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PEP Oct 2013
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Public Employee Press

Election 2013
Mayoral Election Nov. 5
District Council 37 backs de Blasio
By ALFREDO ALVARADO


Democratic mayoral candidate Bill de Blasio meets with DC 37 Executive Board at the union Sept. 18 to discuss election issues with the union's leadership. De Blasio will face Republican Joe Lhota in the Nov. 5 election.





From left, Treasurer Maf Misbah Uddin, Bill de Blasio, Lillian Roberts and Eddie Rodriguez.

DC 37's DELEGATES voted overwhelmingly Sept. 24 to endorse Domocratic Public Advocate Bill de Blasio for mayor in the Nov. 5 election against Republican Party candidate Joe Lhota. The union's Screening Committee and Executive Board had recommended backing de Blasio.

"We can count on a Mayor de Blasio to end the Bloomberg-era policy of outsourcing, which cost taxpayers billions of dollars in waste and fraud," DC 37 Executive Director Lillian Roberts said.

"We know that as mayor he will understand that a fairly compensated municipal workforce is the foundation for a secure and thriving taxpaying middle class," she added.

Bill de Blasio began his career in city government as an aide to Mayor David Dinkins. Former President Bill Clinton chose him as a regional director at the Dept. of Housing and Urban Development.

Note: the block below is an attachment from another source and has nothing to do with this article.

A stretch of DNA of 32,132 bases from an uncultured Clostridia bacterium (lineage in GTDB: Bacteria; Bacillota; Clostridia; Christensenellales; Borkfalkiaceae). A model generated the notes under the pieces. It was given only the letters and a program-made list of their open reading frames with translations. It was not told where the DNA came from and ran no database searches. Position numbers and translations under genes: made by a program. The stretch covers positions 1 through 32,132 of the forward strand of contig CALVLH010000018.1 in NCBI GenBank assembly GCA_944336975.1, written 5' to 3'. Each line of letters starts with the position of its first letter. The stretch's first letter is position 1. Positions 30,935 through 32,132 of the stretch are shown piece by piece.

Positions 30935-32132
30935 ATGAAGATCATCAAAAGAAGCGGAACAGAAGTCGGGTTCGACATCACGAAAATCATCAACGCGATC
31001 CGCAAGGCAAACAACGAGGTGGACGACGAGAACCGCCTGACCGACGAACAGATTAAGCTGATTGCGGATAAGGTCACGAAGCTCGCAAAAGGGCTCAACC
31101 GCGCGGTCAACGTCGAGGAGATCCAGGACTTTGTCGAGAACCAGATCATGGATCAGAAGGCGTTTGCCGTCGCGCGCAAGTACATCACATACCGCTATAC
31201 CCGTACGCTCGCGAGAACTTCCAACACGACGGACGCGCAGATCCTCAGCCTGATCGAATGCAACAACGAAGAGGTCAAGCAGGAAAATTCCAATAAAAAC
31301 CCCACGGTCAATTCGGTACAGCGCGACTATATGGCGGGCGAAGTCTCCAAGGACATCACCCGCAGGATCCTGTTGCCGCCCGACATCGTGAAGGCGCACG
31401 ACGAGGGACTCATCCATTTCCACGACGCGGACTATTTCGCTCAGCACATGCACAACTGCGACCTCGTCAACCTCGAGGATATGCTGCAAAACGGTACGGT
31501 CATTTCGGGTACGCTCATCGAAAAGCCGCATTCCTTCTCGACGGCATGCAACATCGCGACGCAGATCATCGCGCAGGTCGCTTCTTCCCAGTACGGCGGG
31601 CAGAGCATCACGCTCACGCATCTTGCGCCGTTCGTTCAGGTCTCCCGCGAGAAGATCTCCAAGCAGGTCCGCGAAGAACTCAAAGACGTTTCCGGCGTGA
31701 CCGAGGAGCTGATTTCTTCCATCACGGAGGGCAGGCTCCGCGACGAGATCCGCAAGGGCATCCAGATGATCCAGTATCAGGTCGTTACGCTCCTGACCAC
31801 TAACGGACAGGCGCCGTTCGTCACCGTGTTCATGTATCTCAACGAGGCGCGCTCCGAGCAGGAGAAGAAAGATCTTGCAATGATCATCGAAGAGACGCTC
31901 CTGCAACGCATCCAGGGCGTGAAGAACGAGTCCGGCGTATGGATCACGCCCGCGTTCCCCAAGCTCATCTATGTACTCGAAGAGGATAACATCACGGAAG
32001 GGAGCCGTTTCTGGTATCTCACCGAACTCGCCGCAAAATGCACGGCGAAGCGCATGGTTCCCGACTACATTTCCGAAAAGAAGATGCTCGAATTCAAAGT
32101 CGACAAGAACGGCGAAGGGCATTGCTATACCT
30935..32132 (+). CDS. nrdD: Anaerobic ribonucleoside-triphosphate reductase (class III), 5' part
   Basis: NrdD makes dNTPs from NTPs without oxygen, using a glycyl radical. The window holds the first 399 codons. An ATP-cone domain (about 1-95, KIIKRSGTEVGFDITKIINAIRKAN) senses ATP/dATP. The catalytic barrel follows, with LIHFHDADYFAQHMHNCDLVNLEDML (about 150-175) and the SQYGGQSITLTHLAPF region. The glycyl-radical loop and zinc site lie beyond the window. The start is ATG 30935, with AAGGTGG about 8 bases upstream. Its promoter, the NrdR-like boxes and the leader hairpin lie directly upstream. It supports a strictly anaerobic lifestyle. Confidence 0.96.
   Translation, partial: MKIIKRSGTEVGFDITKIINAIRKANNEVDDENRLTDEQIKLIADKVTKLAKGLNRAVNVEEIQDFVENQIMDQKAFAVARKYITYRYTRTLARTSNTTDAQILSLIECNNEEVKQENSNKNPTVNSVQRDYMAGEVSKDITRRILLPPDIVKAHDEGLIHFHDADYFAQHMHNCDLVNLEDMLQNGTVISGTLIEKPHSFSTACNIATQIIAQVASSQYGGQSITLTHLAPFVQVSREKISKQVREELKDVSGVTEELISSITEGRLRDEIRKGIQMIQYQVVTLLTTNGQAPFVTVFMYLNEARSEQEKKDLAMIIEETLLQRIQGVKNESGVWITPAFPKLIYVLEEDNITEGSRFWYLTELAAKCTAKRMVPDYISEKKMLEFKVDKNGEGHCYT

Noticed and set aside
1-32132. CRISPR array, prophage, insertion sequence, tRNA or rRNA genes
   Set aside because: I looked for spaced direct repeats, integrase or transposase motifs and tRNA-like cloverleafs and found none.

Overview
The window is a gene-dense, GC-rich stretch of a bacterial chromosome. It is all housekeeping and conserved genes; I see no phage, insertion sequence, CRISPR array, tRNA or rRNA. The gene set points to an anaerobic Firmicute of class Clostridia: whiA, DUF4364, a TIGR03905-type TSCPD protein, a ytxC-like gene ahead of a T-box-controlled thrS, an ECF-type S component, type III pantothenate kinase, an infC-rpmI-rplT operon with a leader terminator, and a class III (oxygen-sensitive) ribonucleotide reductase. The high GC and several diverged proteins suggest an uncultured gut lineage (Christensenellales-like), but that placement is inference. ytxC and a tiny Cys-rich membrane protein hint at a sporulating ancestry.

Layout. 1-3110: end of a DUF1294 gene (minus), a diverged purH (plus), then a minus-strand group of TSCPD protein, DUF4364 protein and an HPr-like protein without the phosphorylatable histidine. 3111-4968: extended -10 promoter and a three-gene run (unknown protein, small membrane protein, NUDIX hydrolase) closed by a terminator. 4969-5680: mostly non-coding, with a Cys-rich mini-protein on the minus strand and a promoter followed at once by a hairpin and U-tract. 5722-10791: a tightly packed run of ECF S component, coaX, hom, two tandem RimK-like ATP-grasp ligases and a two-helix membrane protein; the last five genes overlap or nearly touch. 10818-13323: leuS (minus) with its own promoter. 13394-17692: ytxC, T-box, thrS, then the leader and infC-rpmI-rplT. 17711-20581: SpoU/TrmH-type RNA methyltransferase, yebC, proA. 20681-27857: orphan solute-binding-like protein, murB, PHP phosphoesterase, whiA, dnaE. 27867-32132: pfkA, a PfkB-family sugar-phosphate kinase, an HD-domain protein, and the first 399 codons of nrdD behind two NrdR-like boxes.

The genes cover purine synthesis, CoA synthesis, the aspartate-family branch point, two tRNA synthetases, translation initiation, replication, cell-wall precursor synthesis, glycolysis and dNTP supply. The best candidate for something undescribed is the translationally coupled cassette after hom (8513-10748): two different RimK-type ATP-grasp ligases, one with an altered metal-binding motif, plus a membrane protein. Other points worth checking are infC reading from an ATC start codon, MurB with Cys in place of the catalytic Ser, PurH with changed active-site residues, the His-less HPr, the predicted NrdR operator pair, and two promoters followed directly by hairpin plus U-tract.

His strong Brooklyn roots go back to 1999 when he was elected to the school board for District 15. The following year de Blasio managed the successful U.S. Senate campaign of Hillary Clinton. He ran for a seat in the City Council in 2001, was elected to represent District 39 in Brooklyn. He served for eight years, helping secure more than $100 million dollars in funding for early education programs.

A fierce advocate of affordable housing, he wrote tenants' rights legislation to protect the existing affordable housing stock.

In 2009, he was elected the city's third public advocate. His office issued two reports that documented the rapid increase in fines that had become a burden on small businesses and sued the city to force it to provide data that proved the city was clamping down on small businesses to generate extra revenue.

During his primary campaign, de Blasio championed the plight of the poor and middle class, vowing to fight against rising economic inequality in the city.

"The middle class isn't just shrinking, it's in real danger of disappearing altogether," said de Blasio, who plans to increase taxes for those making more than $500,000. With that revenue, he would like to provide pre-kindergarten for all children.

"Bill's advocacy for the 99 percent of New Yorkers left out for the last 12 years resonated in every borough with a diverse coalition of voters," said Roberts. "We know he'll bring the same passion and creativity he displayed in his impressive primary win to a victorious general election campaign."





 
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